[Review] Pirates: Bandits Who’ve Gone to Sea – 해적: 바다로 간 산적


On the eve of founding the Joseon Dynasty, a whale swallows the newly crowned Emperor’s seal on its way back from China.  Eager to claim the big reward for whoever brings back the seal, Jang Sa Jung (Kim Nam Gil) and his mountain bandits head to sea to hunt down the whale.  Meanwhile, Yeo Wol (Son Ye Jin), the female captain of the pirates, is also commissioned to hunt down the whale and the two groups clash in the fight to retrieve the seal.

This fusion historical sageuk is chock full of great character actors, humor and a strong leading cast.  Many viewers are going to make comparisons to Disney’s Pirates of the Caribbean, which frankly can’t be helped.  There are essentially two parts to the main storyline of this movie: the sea pirates and the mountain bandits.  In the Korean language, pirates are called hae-jeok (해적) or outlaws at sea and the bandits are called san-jeok (산적) or outlaws in the mountains.  So in a sense, they both are enemies of the state.

Yeo Wol and Jang Sa Jung were both betrayed by their mentors and during the course of the movie, their mentors are both trying to kill them because they stand in the way of capturing the whale and the prizemoney.  Here is the common ground that bonds the two leaders.  Oh and possibly being marooned on the same island while being shackled together which forces you to pee awkwardly next to each other in the ocean.  Just saying that either that experience is going to bond you or drive you mad.

Unfortunately, this commonality doesn’t help to evolve their affiliation with each other all that much.  At least, not within the timeframe of the movie’s length.  I really felt like that relationship needed to payoff by the end.  Why would we care about them helping each other out?  I just wasn’t satisfied by the flimsy payoff we got at the end merely to satisfy viewers.

Obviously I love that this movie is filled with all these character actors doing what they do best.  Whether it’s Park Chul Min playing a conflicted Buddhist monk or Yoo Hae Jin playing Chul Bong, a sea pirate who has extreme sea sickness.  In this packed cast, there’s Oh Dal Soo, Shin Jung Geun, Jo Dal Hwan, Kim Won Hae, Jo Hee Bong and Ahn Nae Sang as well, to name a few.  Even if audiences don’t recognize their names, I’m sure that viewers will be familiar with the various work these actors have done in movies and dramas.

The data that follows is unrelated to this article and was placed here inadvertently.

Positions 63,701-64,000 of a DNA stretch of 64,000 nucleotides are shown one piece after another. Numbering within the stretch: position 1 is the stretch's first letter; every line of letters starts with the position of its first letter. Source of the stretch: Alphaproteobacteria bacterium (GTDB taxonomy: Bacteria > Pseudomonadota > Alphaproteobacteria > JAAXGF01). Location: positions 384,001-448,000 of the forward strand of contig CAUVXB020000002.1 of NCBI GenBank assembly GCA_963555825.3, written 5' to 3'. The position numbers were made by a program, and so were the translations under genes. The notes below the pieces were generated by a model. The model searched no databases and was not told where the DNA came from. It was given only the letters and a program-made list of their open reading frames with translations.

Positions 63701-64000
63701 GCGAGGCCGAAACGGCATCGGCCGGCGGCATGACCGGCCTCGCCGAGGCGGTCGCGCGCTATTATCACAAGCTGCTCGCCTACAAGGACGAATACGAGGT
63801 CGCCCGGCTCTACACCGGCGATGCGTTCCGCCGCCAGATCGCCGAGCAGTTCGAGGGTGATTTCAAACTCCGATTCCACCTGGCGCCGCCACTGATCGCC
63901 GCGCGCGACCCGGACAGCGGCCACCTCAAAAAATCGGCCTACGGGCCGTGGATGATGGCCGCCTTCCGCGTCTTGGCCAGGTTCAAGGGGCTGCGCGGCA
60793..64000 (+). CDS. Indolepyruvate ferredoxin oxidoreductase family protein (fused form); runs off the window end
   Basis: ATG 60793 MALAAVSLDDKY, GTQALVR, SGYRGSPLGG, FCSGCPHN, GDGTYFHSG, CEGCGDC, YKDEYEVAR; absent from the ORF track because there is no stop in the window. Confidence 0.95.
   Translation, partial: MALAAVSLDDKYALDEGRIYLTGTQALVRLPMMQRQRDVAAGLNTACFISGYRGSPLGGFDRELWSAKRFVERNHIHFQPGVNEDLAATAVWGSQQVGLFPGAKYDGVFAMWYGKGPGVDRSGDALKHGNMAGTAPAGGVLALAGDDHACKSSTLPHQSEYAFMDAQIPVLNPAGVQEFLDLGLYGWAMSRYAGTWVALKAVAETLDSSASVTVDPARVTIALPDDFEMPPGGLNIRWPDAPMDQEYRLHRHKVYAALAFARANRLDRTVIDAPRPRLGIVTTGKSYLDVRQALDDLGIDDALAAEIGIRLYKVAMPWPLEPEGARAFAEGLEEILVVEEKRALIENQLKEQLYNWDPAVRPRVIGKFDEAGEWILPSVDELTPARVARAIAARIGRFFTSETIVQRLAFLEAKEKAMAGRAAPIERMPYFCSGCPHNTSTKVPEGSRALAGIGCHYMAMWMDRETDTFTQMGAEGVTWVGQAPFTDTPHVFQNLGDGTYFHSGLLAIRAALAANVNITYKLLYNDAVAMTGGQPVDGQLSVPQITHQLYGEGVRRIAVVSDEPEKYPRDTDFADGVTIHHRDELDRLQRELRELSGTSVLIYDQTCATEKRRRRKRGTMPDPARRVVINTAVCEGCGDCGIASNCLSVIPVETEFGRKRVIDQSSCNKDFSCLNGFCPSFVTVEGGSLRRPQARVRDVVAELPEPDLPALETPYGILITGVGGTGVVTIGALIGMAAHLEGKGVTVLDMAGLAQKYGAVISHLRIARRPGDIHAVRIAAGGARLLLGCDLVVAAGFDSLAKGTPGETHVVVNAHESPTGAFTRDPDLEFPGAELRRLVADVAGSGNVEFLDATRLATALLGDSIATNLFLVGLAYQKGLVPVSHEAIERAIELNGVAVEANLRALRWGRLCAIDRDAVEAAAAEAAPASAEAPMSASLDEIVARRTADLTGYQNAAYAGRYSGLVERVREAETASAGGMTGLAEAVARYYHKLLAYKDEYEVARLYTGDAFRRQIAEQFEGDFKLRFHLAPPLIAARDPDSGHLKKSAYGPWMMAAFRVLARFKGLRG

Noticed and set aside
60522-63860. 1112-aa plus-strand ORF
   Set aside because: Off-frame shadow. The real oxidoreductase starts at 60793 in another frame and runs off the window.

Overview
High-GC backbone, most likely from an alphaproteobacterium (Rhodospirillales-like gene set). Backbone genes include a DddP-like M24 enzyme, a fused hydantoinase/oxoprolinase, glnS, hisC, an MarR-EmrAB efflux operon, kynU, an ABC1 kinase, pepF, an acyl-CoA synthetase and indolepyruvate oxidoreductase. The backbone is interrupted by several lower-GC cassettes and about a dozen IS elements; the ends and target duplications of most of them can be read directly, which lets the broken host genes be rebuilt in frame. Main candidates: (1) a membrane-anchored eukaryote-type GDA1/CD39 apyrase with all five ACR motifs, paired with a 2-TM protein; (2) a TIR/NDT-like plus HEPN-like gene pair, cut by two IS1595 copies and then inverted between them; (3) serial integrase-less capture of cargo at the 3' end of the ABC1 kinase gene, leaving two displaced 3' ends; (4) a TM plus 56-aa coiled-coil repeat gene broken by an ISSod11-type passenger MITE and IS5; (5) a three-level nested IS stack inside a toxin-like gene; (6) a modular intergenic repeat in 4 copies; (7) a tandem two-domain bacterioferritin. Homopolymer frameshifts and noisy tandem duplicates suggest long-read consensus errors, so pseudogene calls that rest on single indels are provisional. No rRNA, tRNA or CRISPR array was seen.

It’s hilarious to watch all the actors playing out the quirks in their characters. I love that the bandits are convinced that catching a whale is merely catching another type of fish. They totally don’t have an idea as to the sheer size of a baby whale. However, my favorite comedic scene has got to be the one in which the bandits try to steal from a group traveling on the road through this elaborately timed plot but due to the wrong signal being given it all goes awry. The sight of Kim Nam Gil swinging back and forth on a rope is hilarious. I’m a sucker for sight gags. Unfortunately, there are so many characters that it takes away the focus of the main storyline.

In fact, perhaps they needed all these character actors to fill the gaps in the story left by a main plotline which had no depth.  I felt like Yeo Wol and Jang Sa Jung were very interesting characters on the surface level but other than a quick glimpse into their youth or sideways glance revealing their emotional side, we don’t really get much background into their characters other than that they were both betrayed.  I think if you’re going to have two actors who can handle multilayered roles, why not take milk that for all that it’s worth?

The reason why this movie doesn’t reinvent the Pirates of the Caribbean brand in its own Korean image is because it just fills the two hours with a lot of comedy and action scenes that muddles the main plot.  The first Pirates of the Caribbean movie had a compelling story at the foundation of the summer blockbuster but the fluff in Pirates makes it feel like it’s the 5th installment of a popular brand.  Which is a shame considering the great talent of the actors that’s littered across this film.




Leave a Reply

Fill in your details below or click an icon to log in:

WordPress.com Logo

You are commenting using your WordPress.com account. Log Out /  Change )

Google+ photo

You are commenting using your Google+ account. Log Out /  Change )

Twitter picture

You are commenting using your Twitter account. Log Out /  Change )

Facebook photo

You are commenting using your Facebook account. Log Out /  Change )


Connecting to %s

This site uses Akismet to reduce spam. Learn how your comment data is processed.